2. Anyone can come across this blog through the miracle of Google. It may be a 0L who needs to decide which schools are decent investments. (Hint: there are fewer than 4 that are worth attending without financial aid, and they all happen to offer need-based financial aid anyway.) It may be a parent wondering whether to support or encourage their child in attending law school. (That is a hugely underserved and unappreciated demographic segment right there. Parents, listen up.) It may be a 1L deciding whether to drop out in spite of the sunk cost fallacy. All told, there are probably a few million people who could benefit from reading this blog, but they'll drop in at their own convenience. We're doing our best to have good answers and insights here in anticipation of that glorious moment.

      Word on the street is that the House and Senate budget committees could benefit from reading this blog as well.

      Delete
  10. Well, as a 37 years-in-practice solo, I could not afford to pay the school debts of one of my children had they gone to law school. The 1L's have NO IDEA the financial ruin they send themselves to.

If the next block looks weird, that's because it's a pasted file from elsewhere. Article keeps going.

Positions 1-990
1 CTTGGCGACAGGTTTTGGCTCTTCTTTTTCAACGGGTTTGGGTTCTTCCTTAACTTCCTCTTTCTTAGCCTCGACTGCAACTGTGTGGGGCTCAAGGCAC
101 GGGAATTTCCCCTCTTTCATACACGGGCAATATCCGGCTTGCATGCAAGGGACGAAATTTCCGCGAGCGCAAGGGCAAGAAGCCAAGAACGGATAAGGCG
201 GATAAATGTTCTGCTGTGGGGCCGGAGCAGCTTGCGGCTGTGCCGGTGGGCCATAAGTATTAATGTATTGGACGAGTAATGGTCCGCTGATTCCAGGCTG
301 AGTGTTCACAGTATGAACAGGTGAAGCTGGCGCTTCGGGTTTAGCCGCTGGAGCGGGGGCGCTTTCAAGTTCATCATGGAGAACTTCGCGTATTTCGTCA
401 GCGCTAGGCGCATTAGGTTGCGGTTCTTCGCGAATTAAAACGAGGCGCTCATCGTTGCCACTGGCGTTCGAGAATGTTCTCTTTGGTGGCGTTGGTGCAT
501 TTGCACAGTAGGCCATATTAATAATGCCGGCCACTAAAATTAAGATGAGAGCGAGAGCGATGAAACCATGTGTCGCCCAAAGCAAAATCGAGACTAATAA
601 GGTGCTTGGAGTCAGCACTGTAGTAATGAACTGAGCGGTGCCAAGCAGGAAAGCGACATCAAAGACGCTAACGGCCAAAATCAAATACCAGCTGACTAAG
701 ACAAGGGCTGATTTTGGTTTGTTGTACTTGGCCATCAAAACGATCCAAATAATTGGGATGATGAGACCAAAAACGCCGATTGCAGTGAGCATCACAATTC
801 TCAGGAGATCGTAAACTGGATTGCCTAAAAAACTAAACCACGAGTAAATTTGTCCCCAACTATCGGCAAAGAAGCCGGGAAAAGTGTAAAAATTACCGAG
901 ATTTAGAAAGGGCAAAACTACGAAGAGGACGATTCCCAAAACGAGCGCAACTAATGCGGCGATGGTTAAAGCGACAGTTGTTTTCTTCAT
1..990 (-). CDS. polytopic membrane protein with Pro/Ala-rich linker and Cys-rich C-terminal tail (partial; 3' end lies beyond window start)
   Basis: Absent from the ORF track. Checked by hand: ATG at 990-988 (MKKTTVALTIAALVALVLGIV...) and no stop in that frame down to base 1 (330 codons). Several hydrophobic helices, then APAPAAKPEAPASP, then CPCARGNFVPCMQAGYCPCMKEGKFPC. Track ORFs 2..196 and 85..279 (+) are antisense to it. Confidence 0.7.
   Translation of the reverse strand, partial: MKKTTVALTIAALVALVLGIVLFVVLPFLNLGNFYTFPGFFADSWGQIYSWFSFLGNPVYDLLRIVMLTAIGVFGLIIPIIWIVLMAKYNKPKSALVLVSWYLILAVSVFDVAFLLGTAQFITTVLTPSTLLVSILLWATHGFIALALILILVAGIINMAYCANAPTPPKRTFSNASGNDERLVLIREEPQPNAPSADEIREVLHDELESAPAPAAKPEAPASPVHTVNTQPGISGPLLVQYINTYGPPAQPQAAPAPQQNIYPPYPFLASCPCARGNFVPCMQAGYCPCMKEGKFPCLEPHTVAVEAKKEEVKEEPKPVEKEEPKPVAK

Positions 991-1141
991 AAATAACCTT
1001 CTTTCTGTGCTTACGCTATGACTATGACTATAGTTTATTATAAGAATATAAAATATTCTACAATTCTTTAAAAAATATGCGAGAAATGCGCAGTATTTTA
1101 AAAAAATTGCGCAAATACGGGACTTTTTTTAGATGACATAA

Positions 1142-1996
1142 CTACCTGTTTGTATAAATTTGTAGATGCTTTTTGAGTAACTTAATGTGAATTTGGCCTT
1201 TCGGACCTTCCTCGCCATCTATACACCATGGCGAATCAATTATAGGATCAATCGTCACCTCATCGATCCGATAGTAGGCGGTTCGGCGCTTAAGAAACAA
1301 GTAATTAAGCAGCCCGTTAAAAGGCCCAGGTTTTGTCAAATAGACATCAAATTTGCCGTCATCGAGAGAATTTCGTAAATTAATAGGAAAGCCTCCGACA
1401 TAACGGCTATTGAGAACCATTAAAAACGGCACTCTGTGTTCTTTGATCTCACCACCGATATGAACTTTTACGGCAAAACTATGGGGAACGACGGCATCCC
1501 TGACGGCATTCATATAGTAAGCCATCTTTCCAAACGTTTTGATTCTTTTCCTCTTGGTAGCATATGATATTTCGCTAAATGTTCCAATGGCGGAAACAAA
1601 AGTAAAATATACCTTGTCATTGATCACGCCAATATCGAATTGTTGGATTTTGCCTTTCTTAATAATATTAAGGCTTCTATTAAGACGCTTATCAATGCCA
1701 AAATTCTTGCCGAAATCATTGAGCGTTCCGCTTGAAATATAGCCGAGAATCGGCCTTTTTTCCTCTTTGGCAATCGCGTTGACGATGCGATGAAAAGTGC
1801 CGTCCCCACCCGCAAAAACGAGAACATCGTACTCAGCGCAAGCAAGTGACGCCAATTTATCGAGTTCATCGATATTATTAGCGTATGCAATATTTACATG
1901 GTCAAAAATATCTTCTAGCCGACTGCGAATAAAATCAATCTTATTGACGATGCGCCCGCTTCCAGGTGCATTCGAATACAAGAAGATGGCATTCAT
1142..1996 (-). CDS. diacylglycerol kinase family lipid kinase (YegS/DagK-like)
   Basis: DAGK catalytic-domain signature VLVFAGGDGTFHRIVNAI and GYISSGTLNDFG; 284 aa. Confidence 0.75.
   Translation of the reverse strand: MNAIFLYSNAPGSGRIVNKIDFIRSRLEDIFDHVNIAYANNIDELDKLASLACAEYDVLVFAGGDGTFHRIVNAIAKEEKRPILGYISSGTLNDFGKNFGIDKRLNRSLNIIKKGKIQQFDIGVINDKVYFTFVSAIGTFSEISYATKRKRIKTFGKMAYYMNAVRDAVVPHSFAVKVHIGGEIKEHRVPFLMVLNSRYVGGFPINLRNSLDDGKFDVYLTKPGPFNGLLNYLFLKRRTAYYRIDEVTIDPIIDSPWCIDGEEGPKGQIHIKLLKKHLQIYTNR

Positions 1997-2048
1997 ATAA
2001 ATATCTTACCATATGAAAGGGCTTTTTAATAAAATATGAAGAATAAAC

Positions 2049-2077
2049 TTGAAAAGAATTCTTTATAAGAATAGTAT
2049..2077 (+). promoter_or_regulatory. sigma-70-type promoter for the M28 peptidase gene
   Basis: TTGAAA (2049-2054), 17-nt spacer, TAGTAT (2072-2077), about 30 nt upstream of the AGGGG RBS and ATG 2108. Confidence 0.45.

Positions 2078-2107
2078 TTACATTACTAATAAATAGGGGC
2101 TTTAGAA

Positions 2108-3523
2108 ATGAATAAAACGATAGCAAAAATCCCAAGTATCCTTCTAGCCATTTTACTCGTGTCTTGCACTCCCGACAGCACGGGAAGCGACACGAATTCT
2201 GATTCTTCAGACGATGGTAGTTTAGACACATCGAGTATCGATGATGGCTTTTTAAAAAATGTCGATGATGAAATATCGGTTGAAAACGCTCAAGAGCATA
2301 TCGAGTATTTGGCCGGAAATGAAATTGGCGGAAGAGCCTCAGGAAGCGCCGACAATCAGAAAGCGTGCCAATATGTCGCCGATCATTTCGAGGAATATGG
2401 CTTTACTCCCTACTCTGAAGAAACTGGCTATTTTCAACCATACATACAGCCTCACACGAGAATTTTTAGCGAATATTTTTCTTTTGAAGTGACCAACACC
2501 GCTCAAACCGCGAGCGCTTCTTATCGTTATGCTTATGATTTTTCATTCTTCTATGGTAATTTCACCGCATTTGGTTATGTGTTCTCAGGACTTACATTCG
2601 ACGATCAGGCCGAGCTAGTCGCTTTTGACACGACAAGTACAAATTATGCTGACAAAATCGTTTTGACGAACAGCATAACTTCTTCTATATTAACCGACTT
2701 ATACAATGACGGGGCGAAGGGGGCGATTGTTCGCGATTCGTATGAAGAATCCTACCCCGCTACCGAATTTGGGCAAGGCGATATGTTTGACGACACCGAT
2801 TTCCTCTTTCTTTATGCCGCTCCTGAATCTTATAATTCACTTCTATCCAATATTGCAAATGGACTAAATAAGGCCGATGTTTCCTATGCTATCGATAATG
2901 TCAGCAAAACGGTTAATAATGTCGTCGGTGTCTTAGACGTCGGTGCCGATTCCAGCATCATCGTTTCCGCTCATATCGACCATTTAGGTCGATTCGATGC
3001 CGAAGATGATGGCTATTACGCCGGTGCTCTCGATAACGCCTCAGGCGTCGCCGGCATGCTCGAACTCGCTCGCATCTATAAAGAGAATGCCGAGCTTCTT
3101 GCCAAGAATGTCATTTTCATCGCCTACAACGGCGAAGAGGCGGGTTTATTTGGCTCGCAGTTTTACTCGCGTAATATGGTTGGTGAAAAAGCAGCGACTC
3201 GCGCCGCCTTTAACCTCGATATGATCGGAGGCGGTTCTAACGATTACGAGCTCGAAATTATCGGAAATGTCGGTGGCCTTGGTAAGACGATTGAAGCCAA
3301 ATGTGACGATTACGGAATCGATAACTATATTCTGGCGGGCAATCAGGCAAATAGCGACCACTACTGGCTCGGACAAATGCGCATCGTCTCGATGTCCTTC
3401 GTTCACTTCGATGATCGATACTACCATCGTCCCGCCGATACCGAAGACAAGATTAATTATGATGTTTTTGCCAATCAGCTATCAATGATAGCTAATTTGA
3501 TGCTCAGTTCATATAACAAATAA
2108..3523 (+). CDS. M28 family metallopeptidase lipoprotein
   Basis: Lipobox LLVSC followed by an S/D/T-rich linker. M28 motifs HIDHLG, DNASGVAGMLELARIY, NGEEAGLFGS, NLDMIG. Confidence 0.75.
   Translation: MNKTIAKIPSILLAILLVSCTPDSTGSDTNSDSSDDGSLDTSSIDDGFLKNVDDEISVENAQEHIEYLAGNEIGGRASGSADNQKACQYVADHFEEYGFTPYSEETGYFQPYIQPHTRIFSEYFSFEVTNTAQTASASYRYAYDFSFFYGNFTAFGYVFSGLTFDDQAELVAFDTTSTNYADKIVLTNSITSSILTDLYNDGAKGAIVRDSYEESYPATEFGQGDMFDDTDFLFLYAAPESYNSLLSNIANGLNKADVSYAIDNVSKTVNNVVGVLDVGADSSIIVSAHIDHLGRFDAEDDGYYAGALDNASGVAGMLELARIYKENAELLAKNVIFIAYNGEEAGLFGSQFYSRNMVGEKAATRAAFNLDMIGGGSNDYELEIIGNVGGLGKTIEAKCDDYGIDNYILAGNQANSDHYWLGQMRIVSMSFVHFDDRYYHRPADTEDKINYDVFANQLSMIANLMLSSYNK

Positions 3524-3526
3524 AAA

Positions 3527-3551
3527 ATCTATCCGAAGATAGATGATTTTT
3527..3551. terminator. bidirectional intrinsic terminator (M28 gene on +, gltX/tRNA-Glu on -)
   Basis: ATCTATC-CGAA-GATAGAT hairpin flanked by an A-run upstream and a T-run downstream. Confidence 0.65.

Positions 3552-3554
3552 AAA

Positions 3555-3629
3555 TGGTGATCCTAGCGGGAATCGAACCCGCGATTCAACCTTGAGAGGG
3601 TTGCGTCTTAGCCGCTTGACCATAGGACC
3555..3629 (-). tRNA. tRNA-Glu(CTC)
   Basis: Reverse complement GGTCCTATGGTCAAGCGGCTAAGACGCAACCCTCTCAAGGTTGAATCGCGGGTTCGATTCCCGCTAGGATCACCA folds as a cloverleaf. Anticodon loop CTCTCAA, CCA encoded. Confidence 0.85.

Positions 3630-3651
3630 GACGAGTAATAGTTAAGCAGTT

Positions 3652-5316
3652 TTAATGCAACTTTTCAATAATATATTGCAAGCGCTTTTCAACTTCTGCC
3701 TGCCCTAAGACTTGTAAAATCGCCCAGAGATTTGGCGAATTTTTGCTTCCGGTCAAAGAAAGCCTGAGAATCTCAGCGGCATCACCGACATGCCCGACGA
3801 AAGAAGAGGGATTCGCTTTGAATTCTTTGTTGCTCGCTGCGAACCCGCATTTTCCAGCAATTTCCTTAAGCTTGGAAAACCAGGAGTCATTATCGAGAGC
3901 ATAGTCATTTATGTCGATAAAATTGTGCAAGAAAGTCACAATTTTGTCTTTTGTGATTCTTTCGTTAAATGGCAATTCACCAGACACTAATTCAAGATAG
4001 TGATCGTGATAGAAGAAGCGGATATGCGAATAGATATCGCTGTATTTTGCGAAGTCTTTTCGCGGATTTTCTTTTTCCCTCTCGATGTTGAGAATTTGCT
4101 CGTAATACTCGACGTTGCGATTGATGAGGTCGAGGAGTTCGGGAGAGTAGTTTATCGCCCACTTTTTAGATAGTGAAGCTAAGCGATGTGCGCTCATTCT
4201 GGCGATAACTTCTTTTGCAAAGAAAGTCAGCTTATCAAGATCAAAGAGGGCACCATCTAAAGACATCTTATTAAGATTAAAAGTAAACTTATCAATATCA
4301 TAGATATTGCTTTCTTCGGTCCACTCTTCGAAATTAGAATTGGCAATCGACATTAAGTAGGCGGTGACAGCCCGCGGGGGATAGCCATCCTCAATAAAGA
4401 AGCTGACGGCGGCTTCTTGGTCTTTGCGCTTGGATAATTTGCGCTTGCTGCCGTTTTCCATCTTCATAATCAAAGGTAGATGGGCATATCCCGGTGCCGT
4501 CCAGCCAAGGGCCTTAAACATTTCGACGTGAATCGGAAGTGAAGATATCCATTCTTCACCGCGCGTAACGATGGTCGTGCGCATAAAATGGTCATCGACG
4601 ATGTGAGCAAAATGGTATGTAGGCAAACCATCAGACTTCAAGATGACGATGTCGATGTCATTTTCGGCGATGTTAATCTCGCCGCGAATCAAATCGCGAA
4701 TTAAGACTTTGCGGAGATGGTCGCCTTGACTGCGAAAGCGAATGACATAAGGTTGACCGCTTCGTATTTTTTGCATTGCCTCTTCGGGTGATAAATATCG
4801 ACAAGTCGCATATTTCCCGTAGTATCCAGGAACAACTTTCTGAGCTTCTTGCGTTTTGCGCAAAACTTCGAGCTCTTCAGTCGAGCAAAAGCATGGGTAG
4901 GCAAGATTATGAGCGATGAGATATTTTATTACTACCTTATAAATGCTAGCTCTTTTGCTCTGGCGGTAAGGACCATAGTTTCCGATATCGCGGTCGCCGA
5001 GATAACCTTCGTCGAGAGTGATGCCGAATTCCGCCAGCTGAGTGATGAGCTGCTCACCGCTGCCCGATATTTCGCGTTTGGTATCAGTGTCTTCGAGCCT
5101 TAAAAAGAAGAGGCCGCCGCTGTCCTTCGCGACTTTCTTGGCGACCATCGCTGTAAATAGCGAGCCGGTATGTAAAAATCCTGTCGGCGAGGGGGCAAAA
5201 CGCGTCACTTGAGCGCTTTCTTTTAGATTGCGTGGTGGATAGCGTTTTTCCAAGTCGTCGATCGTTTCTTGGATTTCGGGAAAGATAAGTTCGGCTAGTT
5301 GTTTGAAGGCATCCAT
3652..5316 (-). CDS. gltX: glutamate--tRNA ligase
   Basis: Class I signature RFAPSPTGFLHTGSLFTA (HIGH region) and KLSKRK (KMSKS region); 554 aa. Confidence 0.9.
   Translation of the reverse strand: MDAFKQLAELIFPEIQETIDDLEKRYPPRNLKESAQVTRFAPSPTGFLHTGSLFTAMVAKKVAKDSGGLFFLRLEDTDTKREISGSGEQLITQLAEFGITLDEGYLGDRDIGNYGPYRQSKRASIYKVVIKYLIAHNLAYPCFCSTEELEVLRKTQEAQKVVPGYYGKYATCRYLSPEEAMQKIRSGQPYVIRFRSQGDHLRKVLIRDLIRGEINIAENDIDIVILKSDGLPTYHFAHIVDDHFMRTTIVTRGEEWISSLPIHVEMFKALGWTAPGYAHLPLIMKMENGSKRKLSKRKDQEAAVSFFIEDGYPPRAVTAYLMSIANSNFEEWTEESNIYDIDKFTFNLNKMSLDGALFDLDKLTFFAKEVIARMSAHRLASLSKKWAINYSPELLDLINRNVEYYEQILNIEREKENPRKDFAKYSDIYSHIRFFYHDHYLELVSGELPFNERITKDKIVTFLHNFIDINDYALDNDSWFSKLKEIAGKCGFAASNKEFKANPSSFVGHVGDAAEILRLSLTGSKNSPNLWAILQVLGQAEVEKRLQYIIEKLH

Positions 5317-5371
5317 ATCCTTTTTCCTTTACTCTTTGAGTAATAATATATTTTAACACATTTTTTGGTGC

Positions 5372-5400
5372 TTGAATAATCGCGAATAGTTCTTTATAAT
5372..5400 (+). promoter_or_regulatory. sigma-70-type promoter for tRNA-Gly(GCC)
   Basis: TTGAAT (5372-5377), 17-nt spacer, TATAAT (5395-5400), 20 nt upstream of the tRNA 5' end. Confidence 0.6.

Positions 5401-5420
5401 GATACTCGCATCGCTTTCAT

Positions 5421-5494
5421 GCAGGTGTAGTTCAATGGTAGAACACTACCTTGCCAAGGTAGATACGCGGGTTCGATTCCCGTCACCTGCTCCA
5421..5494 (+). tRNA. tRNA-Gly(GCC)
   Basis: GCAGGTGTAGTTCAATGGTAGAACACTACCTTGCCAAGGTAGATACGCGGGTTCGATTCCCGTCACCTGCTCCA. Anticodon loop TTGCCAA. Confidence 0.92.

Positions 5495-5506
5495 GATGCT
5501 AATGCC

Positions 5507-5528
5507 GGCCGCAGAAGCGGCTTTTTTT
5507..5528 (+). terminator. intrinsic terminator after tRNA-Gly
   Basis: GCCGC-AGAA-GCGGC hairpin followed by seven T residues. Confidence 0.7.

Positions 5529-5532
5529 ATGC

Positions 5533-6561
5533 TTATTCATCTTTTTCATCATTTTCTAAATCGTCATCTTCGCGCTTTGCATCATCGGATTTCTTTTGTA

ReplyDelete
    Replies
    1. Please write a letter to your state supreme court, state bar assn, and local paper stating exactly that.

      Delete
    2. I am working on it.

      Delete
    3. I am working on it.

      Delete
  11. http://energyfanatics.com/2015/01/12/did-you-know-debts-prepaid-fraudulent/

    there is more to the scam of education, there is scam of money which folks need to consider

    ReplyDelete
  12. what so called lenders do not disclose is that "loans"
    are funded by use of negotiable instruments which are derived from personal information and signatures.
    the borrower's information funds the so called loan and the lender asks you to pay them for money they did not loan. they do not disclose this and most will not discuss it
    because it negates their claims of money owed. they assume no risk, hide the fact they offer nothing of value in the transaction.

    ReplyDelete